New Zealand probes likely local COVID-19 case

New Zealand health officials launched an investigation on Sunday (January 24) into what they said was likely the country's first local COVID-19 case in months.

A 56-year-old woman returned from an overseas trip late last month, and tested positive for the coronavirus days after a two-week mandatory quarantine at the border.

Under quarantine, she had tested negative twice.

A top New Zealand health official said it's possible her case is a variant found in the UK or elsewhere.

Director-General of Health Ashley Bloomfield:

"We are working under the assumptions that this is a positive case and that it is a more transmissible variant, either the one identified first in South Africa or the UK, or potentially Brazil - or another transmissible variant."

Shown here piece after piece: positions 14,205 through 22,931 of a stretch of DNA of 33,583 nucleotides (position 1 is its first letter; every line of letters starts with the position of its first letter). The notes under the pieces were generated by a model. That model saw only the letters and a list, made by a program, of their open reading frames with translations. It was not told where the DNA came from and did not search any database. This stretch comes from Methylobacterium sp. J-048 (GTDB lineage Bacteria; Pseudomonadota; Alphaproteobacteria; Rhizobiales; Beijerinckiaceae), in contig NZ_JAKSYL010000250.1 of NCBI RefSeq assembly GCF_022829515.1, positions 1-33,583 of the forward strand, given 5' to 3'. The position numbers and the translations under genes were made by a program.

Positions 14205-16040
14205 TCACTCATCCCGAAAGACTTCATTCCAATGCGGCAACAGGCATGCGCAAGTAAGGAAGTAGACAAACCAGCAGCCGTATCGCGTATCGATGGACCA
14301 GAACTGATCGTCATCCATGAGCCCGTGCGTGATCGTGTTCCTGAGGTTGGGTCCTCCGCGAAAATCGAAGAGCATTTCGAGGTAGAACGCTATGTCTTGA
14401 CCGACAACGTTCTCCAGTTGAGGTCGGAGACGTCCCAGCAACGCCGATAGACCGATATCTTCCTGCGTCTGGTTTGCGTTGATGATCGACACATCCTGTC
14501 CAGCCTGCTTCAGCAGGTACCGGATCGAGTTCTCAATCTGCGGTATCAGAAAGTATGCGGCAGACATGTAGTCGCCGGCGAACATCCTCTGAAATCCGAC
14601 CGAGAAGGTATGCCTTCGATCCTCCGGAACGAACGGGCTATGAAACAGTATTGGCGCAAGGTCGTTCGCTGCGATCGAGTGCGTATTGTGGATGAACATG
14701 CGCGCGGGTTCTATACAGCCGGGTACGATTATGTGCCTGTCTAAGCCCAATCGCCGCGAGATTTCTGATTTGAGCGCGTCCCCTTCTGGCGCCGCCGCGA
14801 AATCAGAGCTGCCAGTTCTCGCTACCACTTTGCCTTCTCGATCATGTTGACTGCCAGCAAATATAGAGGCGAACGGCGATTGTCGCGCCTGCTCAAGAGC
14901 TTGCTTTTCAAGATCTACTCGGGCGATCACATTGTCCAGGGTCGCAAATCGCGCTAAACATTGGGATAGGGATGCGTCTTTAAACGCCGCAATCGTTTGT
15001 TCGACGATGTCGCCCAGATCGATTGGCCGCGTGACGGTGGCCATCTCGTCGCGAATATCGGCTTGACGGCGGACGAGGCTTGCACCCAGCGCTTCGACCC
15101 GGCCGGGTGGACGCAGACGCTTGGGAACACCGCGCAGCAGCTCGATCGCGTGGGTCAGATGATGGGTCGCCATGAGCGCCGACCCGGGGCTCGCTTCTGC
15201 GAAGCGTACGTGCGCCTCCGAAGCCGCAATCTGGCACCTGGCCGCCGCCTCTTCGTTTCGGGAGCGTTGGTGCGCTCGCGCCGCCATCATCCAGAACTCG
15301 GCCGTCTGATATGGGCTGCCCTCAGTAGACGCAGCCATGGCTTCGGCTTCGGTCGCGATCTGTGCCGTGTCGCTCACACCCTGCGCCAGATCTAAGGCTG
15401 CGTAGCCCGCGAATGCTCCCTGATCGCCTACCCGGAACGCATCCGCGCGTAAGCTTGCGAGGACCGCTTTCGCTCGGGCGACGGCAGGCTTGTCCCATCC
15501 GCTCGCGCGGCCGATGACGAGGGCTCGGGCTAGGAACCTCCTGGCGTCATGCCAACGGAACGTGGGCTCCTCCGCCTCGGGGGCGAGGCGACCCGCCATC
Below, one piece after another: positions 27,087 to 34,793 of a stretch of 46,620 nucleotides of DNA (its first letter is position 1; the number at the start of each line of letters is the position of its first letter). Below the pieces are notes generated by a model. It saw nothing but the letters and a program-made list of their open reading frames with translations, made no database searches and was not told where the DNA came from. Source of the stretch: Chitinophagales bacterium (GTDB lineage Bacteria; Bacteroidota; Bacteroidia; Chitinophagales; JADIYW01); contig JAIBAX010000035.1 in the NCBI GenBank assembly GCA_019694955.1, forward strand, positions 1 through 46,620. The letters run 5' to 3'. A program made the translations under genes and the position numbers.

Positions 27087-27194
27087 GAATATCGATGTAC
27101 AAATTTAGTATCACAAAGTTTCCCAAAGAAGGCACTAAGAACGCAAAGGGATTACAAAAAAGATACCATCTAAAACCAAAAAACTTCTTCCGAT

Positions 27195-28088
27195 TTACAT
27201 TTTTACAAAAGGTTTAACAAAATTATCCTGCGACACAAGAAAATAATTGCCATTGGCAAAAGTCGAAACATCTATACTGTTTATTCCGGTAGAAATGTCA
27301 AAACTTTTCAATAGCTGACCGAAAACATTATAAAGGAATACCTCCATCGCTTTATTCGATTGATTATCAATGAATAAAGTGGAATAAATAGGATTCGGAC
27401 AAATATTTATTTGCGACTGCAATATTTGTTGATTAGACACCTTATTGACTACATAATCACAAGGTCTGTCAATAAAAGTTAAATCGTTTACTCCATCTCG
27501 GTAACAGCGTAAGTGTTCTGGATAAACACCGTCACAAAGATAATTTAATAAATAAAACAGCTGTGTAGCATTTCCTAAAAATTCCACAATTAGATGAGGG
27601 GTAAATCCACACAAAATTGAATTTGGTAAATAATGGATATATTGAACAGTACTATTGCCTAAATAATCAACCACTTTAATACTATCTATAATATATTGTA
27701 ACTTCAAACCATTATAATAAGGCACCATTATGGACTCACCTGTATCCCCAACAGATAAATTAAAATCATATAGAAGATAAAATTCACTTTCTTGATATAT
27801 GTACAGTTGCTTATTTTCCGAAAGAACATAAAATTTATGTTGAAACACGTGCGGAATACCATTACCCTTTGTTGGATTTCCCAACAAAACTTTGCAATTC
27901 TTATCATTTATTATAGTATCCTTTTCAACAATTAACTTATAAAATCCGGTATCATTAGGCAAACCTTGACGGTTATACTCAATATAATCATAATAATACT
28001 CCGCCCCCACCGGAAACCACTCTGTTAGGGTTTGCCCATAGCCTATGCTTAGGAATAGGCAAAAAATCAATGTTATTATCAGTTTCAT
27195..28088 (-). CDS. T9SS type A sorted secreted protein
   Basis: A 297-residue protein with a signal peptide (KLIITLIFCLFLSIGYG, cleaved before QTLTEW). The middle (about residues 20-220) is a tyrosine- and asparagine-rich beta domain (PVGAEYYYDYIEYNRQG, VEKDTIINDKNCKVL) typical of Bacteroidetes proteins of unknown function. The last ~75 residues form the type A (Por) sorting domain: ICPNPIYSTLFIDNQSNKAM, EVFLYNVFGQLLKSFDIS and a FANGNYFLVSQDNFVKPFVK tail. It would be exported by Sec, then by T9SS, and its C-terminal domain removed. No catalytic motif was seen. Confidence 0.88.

Health officials added it's unknown if the woman caught the disease abroad or locally.

New Zealand last recorded a community case in mid-November, according to the Health Ministry online.

The island nation of 5 million people has virtually eliminated COVID-19 within its borders, with less than 2,000 cases since the global crisis began helped by a strict lockdown and its geographical isolation.

But with COVID-19 raging globally, more positive cases are returning to New Zealand, raising concern of a possible community outbreak of a more transmissible variant.

Pressure has been mounting on Prime Minister Jacinda Ardern's government to vaccinate the population, but she has said a mass rollout won't begin until the second half of this year.